Austin Scott Is Doing His Best to Honor Lin-Manuel Miranda’s Hamilton

The actor spills on starring in the touring production of Hamilton.

Austin Scott

Photo by Joan Marcus

When the touring production of Hamilton (finally) makes its triumphant debut at the Boston Opera House this month, Austin Scott will take the stage in the starring role. The actor dishes on his rap skills, following in creator Lin-Manuel Miranda’s legendary footsteps, and why the hit musical is as relevant as ever.

Take us back to the moment you found out you’d landed the role.

It was in the middle of the day and I was on a train going to the park to clear my head and stop stressing out about getting the role. And my agents called to tell me, “You booked Hamilton and you’re going to be playing Alexander Hamilton.” And I freaked out. I jumped off the train and was running up and down the street in Harlem, screaming and asking all sorts of questions and probably crying and laughing. It took a couple of days to sink in and feel real.

Audiences everywhere associate your character with the show’s creator, Lin-Manuel Miranda. How has his performance shaped yours?

I never felt like they were trying to make me sound or act or look more like Lin. When people see me perform I don’t want them to say, “Wow, he looks or sounds just like Lin.” I want them to say, “Wow, he cared as much as Lin cared.” When I saw Lin do the role, I felt like he knew the emphasis behind everything he was saying—every single word feels important. And I think that’s a big part of Hamilton’s character, too—that he’s all about his words. He uses his words to get what he wants, to change the world.

The show is known for its seriously fast-paced songs. Were there lines that you found particularly hard to nail?

Every night I still have to do a lot of exercises to warm up my voice and mouth to be able to articulate the 10,000 words that are coming out at 7,000 miles an hour. But you have to get to a place where you trust all the work and that everything is in you, and you can’t really think about it. But even then, there are nights where I’ll jump up on a table and we’re supposed to begin this really long rap, and nothing comes out.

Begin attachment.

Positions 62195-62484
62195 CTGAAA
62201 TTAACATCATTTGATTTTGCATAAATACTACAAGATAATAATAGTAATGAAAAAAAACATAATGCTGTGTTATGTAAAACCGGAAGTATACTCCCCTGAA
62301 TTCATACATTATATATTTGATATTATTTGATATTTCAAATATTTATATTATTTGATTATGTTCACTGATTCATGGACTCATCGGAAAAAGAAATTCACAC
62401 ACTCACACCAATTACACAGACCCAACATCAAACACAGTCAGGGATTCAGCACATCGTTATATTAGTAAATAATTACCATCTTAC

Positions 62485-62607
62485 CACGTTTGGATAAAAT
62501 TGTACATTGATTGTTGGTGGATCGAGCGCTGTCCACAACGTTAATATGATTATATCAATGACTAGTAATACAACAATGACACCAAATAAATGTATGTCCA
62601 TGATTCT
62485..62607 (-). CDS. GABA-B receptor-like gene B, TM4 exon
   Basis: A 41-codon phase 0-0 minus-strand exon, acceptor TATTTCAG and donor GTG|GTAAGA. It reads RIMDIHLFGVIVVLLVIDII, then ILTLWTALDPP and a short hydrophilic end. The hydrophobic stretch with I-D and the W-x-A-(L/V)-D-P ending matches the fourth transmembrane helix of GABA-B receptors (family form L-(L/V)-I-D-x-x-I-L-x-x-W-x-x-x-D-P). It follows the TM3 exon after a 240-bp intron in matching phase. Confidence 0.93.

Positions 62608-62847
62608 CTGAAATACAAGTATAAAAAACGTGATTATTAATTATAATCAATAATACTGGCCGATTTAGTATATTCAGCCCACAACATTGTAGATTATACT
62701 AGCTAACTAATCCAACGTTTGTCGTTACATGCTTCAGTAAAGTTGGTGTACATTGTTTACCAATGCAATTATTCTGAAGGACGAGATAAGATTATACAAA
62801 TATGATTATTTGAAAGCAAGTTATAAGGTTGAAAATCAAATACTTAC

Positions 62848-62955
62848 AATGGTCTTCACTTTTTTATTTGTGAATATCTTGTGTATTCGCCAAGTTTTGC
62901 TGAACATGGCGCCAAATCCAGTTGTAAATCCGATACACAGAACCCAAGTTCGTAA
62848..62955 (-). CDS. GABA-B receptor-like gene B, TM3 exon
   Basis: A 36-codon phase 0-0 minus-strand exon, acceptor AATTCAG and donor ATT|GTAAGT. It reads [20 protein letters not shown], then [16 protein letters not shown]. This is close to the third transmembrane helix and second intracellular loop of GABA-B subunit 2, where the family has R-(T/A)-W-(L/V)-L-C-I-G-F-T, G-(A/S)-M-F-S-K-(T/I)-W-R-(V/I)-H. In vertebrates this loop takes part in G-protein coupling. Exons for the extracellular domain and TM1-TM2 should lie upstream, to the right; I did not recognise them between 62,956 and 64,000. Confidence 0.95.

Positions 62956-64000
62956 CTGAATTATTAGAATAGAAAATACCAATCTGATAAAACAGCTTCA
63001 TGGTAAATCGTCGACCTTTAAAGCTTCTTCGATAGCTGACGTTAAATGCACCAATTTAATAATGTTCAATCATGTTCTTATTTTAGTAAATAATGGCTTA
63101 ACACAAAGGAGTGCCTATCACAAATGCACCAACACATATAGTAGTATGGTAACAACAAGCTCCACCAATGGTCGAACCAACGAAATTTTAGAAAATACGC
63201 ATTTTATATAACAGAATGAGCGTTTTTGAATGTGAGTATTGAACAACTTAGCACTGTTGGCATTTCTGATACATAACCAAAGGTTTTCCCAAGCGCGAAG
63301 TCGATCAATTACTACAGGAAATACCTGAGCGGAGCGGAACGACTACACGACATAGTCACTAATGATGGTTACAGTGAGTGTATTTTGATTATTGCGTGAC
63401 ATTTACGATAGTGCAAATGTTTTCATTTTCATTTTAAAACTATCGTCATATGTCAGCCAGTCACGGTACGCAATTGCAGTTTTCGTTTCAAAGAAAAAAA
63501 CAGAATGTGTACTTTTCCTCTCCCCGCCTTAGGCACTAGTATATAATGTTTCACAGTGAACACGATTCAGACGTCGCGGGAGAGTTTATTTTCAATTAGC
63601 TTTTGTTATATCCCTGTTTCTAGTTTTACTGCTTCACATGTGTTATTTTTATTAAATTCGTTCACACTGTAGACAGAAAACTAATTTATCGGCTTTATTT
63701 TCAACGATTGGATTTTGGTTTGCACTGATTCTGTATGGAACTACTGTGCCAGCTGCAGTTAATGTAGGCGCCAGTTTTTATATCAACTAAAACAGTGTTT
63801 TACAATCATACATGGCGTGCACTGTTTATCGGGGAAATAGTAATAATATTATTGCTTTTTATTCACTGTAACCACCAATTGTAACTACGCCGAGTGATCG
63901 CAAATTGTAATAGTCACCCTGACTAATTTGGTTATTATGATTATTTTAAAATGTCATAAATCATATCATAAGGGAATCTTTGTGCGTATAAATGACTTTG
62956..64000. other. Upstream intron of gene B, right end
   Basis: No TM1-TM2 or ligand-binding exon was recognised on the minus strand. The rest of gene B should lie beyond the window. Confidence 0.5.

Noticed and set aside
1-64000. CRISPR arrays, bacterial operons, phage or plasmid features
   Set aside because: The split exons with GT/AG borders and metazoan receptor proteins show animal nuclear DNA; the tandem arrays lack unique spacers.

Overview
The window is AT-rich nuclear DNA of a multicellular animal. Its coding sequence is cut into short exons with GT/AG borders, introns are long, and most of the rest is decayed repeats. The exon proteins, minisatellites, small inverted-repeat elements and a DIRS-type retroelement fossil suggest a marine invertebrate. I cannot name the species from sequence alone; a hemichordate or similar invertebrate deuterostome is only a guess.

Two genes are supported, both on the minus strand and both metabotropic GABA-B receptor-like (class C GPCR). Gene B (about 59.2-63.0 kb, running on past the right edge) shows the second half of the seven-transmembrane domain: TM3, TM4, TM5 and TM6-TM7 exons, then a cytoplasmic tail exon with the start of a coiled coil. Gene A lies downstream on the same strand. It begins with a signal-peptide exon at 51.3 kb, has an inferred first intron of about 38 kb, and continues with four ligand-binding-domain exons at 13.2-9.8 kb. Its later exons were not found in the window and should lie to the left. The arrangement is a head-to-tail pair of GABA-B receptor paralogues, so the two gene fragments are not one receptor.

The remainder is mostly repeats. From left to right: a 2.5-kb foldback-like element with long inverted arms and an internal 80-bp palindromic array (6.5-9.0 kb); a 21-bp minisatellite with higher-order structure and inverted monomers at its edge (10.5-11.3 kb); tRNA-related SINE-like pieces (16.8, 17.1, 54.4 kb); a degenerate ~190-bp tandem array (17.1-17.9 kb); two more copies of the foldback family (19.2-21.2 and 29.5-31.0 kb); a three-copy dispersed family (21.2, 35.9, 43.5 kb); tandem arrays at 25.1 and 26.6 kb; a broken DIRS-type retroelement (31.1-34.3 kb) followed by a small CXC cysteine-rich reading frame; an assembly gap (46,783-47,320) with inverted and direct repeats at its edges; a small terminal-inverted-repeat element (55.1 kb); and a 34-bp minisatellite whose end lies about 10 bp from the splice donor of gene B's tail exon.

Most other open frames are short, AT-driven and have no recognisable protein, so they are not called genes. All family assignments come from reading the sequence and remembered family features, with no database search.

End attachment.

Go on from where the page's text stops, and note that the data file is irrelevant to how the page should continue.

Speaking of rap, can you freestyle?

I used to be pretty good at it. I would do it at lunch and stuff in high school with friends, but I’m probably a little rusty now.

Does doing the show in a city like Boston add extra historical significance?

When I first saw my contract, I was most excited about DC and Boston for that reason: the historical importance of these two places. I’m really looking forward to saying lines like, “And what about Boston? Look at the cost and all that we’ve lost,” and actually being in the place that I’m talking about. I can’t wait to feel the energy from the crowd.

It’s been interesting to watch how the show’s rise in popularity coincided with the 2016 presidential election and made it feel poignant in a whole new way. Do you still feel that undertone in the show?

I think the main point of the show is the idea that when you see something that you believe is wrong or that you know you have the power to change, you can do it. And you should do it. You should stand up for what you believe in, and you should fight for what you think is right. That tone has not waned at all. I think it’s up to the audience to decide what they feel is relevant—how things happening in the world right now are mirrored in the show. But the ideas of revolution and fighting for what’s right and changing the world are pretty universal, and I think that will always be relevant.

September 18­–November 18, Boston Opera House